There was lots of space and lots to do!  No one seemed deterred when it started to rain.

Saturday, 20 May 2017

Toronto Wolfpack 70, Barrow Raiders 2, Lamport Stadium, Toronto, ON

Toronto Wolfpack is a Canadian professional rugby league club, based in here in Toronto, which began play in the 2017 League 1 season.  They are notable as being the first Canadian team to play in the Rugby Football League system, the first fully professional rugby league team in Canada and the world's first trans-Atlantic rugby league team.  Their home stadium is Lamport Stadium (aka "The Den"), which is just a couple blocks from where Gord and I live.

We were at their first home game a couple weeks ago and had fun.  This afternoon they were playing the previously unbeaten Barrow Raiders and we were there!

Here are Gord and I in our Wolfpack gear before the game started.


Here are the Wolfpack players warming up.

Book ~ "This Dark Road to Mercy" (2014) Wiley Cash

From GoodreadsWhen their mother dies unexpectedly, twelve-year-old Easter and her six-year-old sister Ruby are shuffled into the foster care system in Gastonia, North Carolina, a town not far from the Appalachian mountains. But just as they settle into their new life, their errant father, Wade, an ex-minor league baseball player whom they haven't seen in years, suddenly appears and wants to spend more time with them. Unfortunately, Wade has signed away legal rights to his daughters and the only way he can get Easter and Ruby back is to steal them away in the middle of the night.

Brady Weller, the girls' court-appointed guardian, begins looking for Wade, and he quickly turns up unsettling information linking Wade to a recent armored car heist, one with a whopping $14.5 million missing. But Brady Weller isn't the only one hunting the desperate father. Robert Pruitt, a shady and mercurial man nursing a years-old vendetta, is also determined to find Wade and claim his due.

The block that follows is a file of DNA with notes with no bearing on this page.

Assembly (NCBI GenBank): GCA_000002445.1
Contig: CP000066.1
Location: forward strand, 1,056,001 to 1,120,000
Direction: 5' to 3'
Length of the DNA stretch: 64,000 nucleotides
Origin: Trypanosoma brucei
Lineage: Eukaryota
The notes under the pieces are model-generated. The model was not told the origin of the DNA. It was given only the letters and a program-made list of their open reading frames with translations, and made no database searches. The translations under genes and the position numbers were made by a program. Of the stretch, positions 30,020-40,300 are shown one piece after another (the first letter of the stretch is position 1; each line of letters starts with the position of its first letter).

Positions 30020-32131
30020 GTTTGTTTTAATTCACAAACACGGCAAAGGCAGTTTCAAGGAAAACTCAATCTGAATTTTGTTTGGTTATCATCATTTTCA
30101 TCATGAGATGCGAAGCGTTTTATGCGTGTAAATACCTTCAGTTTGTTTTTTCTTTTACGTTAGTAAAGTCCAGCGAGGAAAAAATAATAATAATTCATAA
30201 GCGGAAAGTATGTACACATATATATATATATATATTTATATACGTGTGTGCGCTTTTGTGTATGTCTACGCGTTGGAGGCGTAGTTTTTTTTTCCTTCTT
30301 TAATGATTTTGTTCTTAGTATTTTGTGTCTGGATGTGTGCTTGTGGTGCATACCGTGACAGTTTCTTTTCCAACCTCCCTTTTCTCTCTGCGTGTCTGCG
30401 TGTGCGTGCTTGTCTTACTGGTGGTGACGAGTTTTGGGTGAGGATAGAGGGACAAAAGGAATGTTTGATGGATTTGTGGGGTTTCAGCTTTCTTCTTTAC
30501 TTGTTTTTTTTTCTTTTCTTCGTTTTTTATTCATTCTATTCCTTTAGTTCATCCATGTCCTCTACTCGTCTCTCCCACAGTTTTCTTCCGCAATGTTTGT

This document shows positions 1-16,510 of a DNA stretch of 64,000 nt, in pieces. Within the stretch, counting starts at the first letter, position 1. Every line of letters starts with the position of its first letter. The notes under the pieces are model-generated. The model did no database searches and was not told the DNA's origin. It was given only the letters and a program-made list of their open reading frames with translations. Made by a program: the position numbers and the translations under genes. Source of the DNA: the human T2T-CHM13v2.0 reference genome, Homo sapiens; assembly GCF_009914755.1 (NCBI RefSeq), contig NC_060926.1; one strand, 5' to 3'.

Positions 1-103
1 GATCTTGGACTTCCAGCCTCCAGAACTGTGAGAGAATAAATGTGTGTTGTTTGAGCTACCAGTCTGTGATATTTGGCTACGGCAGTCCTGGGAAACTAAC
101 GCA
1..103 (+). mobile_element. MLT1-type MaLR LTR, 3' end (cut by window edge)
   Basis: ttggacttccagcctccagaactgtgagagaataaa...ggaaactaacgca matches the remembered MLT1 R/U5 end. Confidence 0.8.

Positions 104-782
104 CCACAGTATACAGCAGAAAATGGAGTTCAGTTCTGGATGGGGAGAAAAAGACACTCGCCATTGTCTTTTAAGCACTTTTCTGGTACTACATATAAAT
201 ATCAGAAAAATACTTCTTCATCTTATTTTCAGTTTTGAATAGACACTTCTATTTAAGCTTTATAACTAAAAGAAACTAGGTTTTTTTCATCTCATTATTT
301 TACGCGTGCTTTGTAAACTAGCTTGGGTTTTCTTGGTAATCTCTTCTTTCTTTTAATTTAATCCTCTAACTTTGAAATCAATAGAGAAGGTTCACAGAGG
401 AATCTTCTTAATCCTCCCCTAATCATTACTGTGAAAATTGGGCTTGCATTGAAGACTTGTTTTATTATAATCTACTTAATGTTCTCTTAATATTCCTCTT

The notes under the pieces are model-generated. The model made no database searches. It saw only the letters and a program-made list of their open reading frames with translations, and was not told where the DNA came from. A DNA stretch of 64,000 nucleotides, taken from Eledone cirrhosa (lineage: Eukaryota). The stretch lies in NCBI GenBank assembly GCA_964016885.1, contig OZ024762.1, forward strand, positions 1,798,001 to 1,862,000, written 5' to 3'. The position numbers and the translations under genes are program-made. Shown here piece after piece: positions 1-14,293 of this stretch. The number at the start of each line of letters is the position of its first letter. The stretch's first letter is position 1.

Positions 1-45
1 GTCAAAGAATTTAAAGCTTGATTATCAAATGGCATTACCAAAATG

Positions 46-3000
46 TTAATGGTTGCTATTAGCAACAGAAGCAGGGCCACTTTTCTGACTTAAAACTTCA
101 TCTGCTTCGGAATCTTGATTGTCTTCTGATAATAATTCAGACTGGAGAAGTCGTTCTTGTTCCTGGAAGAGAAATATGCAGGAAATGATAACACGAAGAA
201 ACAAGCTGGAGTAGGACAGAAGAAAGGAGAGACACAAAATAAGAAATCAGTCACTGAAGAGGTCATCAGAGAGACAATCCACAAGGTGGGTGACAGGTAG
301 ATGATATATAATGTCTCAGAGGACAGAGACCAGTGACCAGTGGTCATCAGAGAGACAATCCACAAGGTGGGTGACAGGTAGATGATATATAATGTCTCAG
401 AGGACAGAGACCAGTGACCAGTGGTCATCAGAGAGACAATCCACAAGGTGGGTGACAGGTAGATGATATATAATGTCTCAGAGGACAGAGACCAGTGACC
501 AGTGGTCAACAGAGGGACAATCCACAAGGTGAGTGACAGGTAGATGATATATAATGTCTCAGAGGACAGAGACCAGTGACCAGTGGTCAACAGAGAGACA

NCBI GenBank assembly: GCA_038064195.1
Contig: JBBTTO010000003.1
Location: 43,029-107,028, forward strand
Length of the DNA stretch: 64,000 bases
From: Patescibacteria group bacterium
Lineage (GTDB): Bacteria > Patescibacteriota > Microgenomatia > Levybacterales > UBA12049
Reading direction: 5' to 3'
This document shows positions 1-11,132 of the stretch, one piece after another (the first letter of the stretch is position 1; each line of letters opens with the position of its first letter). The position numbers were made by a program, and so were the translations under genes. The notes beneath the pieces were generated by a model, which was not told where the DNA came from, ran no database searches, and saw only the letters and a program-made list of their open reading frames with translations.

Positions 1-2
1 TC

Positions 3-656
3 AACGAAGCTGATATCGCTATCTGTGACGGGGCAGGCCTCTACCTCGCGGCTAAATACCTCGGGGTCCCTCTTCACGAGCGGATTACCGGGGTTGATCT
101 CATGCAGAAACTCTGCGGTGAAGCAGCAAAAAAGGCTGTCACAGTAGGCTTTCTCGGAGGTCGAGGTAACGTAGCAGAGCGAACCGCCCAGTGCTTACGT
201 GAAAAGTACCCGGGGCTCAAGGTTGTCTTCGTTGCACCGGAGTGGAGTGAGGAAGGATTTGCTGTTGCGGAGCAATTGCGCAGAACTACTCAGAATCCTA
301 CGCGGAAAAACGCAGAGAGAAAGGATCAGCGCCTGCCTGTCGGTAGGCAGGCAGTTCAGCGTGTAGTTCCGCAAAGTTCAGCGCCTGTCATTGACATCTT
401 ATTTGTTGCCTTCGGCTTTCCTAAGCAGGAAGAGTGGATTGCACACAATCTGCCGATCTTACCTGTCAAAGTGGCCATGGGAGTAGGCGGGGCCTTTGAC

It's 1998 in Gastonia, NC, and Easter and Ruby are sisters ... Easter is twelve and Ruby is six.  Their mother has recently died and they are placed in a foster home.  Their only relatives are their mother's parents in Alaska and arrangements are being made to see if the grandparents would take the girls.  In the meantime, Wade, their father, arrives back in town after taking off three years ago and wants to see his daughters.  Wade, though, had signed away his legal rights to them.  So he kidnaps them in the middle of the night and leaves town with them.

Looking for them is Brady, the girls' court-appointed guardian (it's a volunteer position).  He is an disgraced ex-cop now working for his brother's security systems company.  Also looking for Wade is Pruitt.  Wade had gotten involved in something shady and Pruitt's boss had hired him to find Wade.  Pruitt, though, is also looking for Wade with revenge on his mind from an incident in their past (Pruitt is not a nice guy at all).

Everyone is a baseball fan ... Wade and Pruitt are former minor league players.  In the background of this story, is the Major League Baseball home run record chase between Sammy Sosa and Mark McGwire.

This is the first book I've read by this author.  I thought the story and writing were okay.  It is written in first person perspective in Easter, Brady and Pruitt's points of view (the chapters are labeled so you know whose voice it is).  I didn't have an issue with this style of writing.  As a head's up, there is some swearing and violence (it's not described by alluded to later).

I look forward to checking out other books by this author sometime.

Friday, 19 May 2017

Liberty Shawarma, Toronto, ON

Gord and I had supper this evening at Liberty Shawarma (on Atlantic Avenue at King Street W), in our 'hood.


We both ordered large chicken shawarmas.  There are lots of ingredients you can have on it ... I had tomatoes, humus, garlic sauce and tahini.  After the shawarma was put together, it was put on a grill to heat it up.  Yum!